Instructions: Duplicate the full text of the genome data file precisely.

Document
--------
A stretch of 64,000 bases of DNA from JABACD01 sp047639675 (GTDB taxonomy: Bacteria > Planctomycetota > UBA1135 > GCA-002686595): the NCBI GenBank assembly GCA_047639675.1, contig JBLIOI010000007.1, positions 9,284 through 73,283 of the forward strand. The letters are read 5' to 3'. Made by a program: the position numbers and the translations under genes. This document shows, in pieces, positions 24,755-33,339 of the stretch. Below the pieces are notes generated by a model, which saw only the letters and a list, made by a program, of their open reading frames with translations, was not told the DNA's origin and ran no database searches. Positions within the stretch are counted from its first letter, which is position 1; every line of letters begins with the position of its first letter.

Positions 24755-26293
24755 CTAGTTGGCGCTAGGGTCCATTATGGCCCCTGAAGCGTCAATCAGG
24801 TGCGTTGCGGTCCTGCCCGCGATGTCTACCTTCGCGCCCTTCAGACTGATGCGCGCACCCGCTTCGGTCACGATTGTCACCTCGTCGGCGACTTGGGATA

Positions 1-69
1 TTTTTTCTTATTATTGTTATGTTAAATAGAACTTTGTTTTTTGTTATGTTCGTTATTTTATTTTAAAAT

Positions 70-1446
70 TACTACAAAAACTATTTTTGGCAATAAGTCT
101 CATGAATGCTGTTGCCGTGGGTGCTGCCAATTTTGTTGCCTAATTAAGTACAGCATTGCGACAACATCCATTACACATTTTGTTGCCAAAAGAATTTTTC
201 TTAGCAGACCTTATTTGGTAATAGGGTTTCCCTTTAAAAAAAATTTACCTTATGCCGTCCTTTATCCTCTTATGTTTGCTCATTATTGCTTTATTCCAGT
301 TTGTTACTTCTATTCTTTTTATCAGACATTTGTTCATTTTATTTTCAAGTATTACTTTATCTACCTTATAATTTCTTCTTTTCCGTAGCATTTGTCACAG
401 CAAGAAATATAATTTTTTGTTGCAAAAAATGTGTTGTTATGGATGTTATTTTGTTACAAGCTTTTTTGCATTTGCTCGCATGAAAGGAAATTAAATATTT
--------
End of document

A stretch of 64,000 bases of DNA from JABACD01 sp047639675 (GTDB taxonomy: Bacteria > Planctomycetota > UBA1135 > GCA-002686595): the NCBI GenBank assembly GCA_047639675.1, contig JBLIOI010000007.1, positions 9,284 through 73,283 of the forward strand. The letters are read 5' to 3'. Made by a program: the position numbers and the translations under genes. This document shows, in pieces, positions 24,755-33,339 of the stretch. Below the pieces are notes generated by a model, which saw only the letters and a list, made by a program, of their open reading frames with translations, was not told the DNA's origin and ran no database searches. Positions within the stretch are counted from its first letter, which is position 1; every line of letters begins with the position of its first letter.

Positions 24755-26293
24755 CTAGTTGGCGCTAGGGTCCATTATGGCCCCTGAAGCGTCAATCAGG
24801 TGCGTTGCGGTCCTGCCCGCGATGTCTACCTTCGCGCCCTTCAGACTGATGCGCGCACCCGCTTCGGTCACGATTGTCACCTCGTCGGCGACTTGGGATA

Positions 1-69
1 TTTTTTCTTATTATTGTTATGTTAAATAGAACTTTGTTTTTTGTTATGTTCGTTATTTTATTTTAAAAT

Positions 70-1446
70 TACTACAAAAACTATTTTTGGCAATAAGTCT
101 CATGAATGCTGTTGCCGTGGGTGCTGCCAATTTTGTTGCCTAATTAAGTACAGCATTGCGACAACATCCATTACACATTTTGTTGCCAAAAGAATTTTTC
201 TTAGCAGACCTTATTTGGTAATAGGGTTTCCCTTTAAAAAAAATTTACCTTATGCCGTCCTTTATCCTCTTATGTTTGCTCATTATTGCTTTATTCCAGT
301 TTGTTACTTCTATTCTTTTTATCAGACATTTGTTCATTTTATTTTCAAGTATTACTTTATCTACCTTATAATTTCTTCTTTTCCGTAGCATTTGTCACAG
401 CAAGAAATATAATTTTTTGTTGCAAAAAATGTGTTGTTATGGATGTTATTTTGTTACAAGCTTTTTTGCATTTGCTCGCATGAAAGGAAATTAAATATTT